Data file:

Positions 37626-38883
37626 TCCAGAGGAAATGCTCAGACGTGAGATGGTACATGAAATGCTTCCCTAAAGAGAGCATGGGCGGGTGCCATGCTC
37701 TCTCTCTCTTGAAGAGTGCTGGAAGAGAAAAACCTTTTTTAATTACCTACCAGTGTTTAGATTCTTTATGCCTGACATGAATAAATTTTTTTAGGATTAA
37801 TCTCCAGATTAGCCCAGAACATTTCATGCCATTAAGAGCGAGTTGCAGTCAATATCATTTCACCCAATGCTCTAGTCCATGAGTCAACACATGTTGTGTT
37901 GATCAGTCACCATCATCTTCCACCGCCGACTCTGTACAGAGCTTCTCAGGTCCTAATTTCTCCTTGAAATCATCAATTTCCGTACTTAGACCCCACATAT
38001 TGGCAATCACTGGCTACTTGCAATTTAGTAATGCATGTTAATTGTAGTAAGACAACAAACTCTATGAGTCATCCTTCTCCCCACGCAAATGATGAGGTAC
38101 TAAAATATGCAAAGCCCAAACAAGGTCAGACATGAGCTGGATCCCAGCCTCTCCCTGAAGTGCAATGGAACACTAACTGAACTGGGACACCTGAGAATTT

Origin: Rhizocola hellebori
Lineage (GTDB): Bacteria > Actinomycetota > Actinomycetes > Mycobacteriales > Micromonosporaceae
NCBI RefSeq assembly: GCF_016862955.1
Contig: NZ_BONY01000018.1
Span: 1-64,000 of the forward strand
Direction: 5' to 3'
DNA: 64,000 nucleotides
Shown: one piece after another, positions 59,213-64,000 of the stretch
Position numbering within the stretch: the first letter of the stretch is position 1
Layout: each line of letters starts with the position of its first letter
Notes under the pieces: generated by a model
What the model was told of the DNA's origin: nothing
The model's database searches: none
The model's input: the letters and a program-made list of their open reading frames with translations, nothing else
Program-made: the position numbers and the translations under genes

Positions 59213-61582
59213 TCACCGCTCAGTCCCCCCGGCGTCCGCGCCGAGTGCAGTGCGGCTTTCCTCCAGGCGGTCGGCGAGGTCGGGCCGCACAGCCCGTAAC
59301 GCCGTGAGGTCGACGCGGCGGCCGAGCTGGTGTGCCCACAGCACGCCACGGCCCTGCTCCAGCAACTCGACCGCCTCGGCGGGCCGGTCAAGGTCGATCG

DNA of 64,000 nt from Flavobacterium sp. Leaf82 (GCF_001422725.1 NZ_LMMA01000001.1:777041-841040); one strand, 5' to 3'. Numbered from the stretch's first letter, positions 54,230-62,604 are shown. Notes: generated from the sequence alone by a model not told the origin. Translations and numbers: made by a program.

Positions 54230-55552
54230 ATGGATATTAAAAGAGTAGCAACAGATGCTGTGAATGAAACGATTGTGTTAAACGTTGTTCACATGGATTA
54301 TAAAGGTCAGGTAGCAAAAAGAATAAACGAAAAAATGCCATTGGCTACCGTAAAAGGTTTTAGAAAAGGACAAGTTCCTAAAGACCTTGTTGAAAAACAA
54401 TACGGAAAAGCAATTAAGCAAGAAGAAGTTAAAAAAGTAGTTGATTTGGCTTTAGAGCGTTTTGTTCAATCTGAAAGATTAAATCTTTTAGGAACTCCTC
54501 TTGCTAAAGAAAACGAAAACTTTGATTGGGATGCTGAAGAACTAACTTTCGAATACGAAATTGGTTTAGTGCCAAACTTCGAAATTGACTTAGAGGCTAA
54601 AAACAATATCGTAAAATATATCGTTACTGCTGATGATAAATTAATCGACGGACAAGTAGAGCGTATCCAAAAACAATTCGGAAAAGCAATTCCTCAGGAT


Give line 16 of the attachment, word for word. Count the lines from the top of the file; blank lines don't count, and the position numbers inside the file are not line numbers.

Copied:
Position numbering within the stretch: the first letter of the stretch is position 1